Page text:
I know you've been seeing more and more in the news lately that law school applications have been on the decline. I’ve told you time and time again that is this a trend you shouldn’t fret, but rather, it’s a trend you should rejoice! So pick that Logical Reasoning section back up and pay attention. We’ve discussed how this trend in law school applications can help your chances of admissions as well as financial aid. But, one advantage we have yet to cover is the law school interview. Traditionally, most law schools don’t conduct interviews; your admission is based off of your law school application packet, alone. Personally, I was always downtrodden by this, since I feel I shine best in person. But, now, the smaller applicant pool has finally made law school interviewing not only possible, but an important aspect of the admissions process. Now with fewer students entering each 1L section, law schools want to make sure that they are creating a well-rounded, eclectic class compromised not only of students with high LSAT scores and GPA’s, but also with interesting stories and backgrounds. Huzza!
Harvard, Chicago and Georgetown all require interviews for admitted students. Northwestern allows interviews by request. More and more schools are being added to this list every day. The law school interview is a very new phenomenon, and there isn’t a lot of helpful advice or info out there for you. So, I thought I’d compile a quick list of helpful tidbits for you to go by.
- Do Your Research
Know the law school that is interviewing you. You want to convince the interviewer that their school is on the top of your list. Look up prominent professors and what they teach. What’s the school looking for in their incoming class and what programs do they seem proud of? Once you know these things you should be able to casually throw them into your conversation with the interviewer.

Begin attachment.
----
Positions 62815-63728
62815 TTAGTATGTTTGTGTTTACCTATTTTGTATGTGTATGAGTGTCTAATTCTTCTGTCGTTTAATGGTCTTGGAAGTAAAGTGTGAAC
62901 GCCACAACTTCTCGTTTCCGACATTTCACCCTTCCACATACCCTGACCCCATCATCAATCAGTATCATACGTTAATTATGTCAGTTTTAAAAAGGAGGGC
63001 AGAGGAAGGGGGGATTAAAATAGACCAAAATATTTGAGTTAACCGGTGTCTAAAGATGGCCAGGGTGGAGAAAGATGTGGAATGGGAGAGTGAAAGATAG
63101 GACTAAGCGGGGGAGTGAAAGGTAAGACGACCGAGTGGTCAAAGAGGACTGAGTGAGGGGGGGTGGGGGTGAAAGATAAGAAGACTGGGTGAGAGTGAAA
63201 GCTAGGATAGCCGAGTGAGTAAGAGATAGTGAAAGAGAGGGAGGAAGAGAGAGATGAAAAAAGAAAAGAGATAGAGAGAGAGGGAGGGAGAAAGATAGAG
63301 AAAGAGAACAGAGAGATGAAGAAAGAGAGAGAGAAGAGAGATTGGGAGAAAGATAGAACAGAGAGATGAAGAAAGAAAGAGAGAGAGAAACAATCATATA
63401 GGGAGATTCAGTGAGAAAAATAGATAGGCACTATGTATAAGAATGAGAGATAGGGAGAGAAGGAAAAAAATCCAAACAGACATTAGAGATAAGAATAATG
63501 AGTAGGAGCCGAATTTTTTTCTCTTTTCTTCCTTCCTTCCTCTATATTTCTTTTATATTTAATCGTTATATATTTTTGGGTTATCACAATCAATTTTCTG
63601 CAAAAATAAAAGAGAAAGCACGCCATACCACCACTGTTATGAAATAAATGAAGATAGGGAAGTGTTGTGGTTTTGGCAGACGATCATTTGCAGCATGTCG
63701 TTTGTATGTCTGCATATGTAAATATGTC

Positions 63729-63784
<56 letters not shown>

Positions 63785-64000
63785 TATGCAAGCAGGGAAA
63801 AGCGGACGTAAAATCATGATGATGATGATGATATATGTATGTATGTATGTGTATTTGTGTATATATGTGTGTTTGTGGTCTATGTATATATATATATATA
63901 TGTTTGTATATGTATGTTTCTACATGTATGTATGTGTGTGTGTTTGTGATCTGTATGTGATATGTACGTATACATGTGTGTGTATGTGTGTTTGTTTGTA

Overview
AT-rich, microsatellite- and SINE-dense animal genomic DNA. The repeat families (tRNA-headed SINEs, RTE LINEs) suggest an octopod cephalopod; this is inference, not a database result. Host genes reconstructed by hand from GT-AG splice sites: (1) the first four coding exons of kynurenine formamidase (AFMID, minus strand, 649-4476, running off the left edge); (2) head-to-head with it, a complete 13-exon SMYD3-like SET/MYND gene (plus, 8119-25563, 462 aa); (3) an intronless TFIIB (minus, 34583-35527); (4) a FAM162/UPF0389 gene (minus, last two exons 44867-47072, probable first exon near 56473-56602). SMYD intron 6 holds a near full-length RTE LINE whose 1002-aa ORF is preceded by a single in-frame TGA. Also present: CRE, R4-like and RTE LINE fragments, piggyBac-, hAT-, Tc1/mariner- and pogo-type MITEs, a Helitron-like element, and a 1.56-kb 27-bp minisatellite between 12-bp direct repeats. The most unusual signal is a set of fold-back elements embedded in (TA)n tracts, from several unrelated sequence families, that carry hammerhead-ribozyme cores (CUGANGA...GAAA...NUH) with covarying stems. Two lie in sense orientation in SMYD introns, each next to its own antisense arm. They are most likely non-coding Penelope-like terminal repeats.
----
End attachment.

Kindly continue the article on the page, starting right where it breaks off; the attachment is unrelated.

- Have Your Answers Ready
This advice may seem rote, but it’s important. Just like in a job interview, you should walk into the law school interview having your answers ready for whatever they may throw at you. Take some time and think on the answers you want to give to the questions they will probably ask you. Why do you want to go to place-school-name-here? How will you contribute to place-school-name-here? Why do you want to go to law school? What do you want to do with your J.D.?
- Have Some Questions Ready for the Interviewer
Even if you really don’t have any questions, just make some up. It again shows your interest in the school and your inquisitive mind. Ask about student life or how involved the administration is with student activities.
- Show Your Gratitude
It’s one of the simplest things, but so many of my students always forget. Send a thank you email after the interview. It’s the polite thing to do, and it refreshes the interviewer’s memory of you. Each interviewer interviews tons of students. You want to really make your name and image stick.
Just wanted to give you more reasons to be excited about applying to law school. First thing’s first, keep up with that LSAT prep and get the score that’s right for you!